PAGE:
the inertia to change is accompanied by some prejudices born out of the past. the farm sector was in bad shape and the tillers of the soil were exploited and forced to live from hand to mouth. things have changed, whether due to legislation or new technology, but the prejudice is still preventing the government from changing the attitude towards agriculture. it is considered almost a sin to ask them to contribute to the exchequer through direct taxes.
same goes for the atrocious ways of policing the state. the prosecution (and some would call it persecution) of political workers by the controlled magistracy led to swinging the pendulum to the other side with judiciary becoming totally uncontrolled and totally impervious to society. archaic judicial system inherited from the british continues to befog all the litigants who are at the mercy of the intermediaries. the public secrets act still befuddles the people even after a freedom of information act has been passed.
the record keeping in sine qua non of progress. take the health sector. there are headlines when people start to die of cholera or dysentery in bastar but ask about the graph of whether the fatalities are rising or falling over the years and you will have no data. how are the public health centres in various development blocks working, how many patients, how many casualties even at district level, it is a blank page. there is fluorosis in mandla and nearby districts. has it gone down or still the same is never investigated except when there is crisis.
in the past, the dealings were limited and the mutual trust existed. if money was transferred through jagat seth, it was sure to be delivered. documentation was just symbolic. with the modern banks dealing with lakhs of customers, the documentation is no longer an option. this is also true of many other sectors.
one of the prejudices is about the privacy. the seth, dressed in old clothes, would also be dealing in lakhs. it should not show since it would attract the jealousy of others, and more than that, the avarice of the ruler. so, everything would be done in a hush hush manner. government, or what passed for it, must not know. same attitude is still prevalent. when it comes to aadhaar card or know your customer by the banks, there is suspicion that such data will be misused. the hidden income remains hidden. the corner paan shop is known to be earning in thousands but camouflages as a just surviving identity. the digitisation of information is still not above suspicion. lethargy prevents updating of information. the emphasis is presenting the bright side rather than the factual, readable, understandable data.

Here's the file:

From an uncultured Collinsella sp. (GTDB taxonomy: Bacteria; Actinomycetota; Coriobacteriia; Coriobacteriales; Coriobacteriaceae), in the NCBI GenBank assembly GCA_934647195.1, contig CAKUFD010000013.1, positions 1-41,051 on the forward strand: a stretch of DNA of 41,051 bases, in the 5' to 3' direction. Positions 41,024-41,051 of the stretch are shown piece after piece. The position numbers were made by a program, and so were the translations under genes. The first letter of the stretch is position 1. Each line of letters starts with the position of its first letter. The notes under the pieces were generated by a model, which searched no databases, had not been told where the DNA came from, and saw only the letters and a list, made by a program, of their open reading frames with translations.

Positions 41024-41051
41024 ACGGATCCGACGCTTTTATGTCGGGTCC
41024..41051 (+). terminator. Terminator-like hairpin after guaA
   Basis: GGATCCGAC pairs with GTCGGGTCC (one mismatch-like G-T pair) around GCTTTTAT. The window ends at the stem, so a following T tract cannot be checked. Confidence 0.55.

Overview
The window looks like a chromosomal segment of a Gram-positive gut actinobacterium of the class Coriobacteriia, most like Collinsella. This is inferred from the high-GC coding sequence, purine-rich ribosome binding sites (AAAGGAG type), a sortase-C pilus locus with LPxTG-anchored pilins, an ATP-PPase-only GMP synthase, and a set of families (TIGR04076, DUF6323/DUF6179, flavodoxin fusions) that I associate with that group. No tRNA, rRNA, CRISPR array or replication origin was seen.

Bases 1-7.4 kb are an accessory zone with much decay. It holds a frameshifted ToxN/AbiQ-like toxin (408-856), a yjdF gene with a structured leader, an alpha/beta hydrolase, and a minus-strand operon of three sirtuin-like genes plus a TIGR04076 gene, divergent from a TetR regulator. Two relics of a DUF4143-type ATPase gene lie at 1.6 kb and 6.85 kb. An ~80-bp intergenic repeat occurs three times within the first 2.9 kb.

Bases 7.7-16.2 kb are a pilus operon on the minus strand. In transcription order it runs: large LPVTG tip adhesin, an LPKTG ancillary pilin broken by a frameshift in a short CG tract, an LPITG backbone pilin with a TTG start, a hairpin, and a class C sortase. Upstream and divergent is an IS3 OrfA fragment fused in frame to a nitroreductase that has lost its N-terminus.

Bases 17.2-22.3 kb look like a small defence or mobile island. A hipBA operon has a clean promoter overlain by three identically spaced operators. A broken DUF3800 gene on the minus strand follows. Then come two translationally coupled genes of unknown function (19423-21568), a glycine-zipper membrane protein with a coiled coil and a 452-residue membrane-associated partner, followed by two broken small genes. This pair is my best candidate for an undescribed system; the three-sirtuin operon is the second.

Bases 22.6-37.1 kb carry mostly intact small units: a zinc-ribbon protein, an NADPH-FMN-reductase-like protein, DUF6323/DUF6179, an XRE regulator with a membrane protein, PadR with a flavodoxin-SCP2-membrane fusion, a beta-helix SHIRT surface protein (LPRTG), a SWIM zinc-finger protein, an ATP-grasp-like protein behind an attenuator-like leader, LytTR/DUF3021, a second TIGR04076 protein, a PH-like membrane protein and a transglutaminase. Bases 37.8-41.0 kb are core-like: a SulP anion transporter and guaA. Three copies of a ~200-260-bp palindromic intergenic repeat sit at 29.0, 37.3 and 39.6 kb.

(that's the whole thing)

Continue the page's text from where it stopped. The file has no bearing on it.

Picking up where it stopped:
in this category of lack of information fall the countless employees in the informal sector. they have no written agreement. no security of job, no provident fund to fall back on during the hard times and any effort to record their presence is frowned upon as affront on privacy.
lots of people complain about excessive forms to be filled up, excessive paper work when dealing with government, quite often suspicious of what will be done with information provided through various forms. they need not worry because the information is rarely systematised or even being seen of value.
in a routine manner, enquiry committees and commissions are set up to enquire into mishaps but rarely the conclusions studied to apply for remedies in similar situations. the emphasis is on fault finding rather the suggestions to avoid future occurrences of the unfortunate events.